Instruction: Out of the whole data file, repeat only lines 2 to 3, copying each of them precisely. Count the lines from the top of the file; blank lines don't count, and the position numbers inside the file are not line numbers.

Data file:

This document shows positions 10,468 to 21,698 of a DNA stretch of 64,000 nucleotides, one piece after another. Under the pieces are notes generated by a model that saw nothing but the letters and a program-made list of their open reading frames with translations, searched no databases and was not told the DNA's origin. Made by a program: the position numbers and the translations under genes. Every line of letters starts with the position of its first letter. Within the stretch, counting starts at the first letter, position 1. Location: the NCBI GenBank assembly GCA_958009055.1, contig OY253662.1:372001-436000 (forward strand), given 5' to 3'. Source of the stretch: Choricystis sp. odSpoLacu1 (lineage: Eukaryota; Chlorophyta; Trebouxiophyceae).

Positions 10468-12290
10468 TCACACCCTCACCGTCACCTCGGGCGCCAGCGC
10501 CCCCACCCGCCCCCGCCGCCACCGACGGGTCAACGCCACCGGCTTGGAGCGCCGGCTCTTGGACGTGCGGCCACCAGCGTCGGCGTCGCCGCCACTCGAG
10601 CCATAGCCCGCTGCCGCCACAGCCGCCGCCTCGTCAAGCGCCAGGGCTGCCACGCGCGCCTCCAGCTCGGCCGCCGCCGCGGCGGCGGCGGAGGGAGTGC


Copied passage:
Positions 10468-12290
10468 TCACACCCTCACCGTCACCTCGGGCGCCAGCGC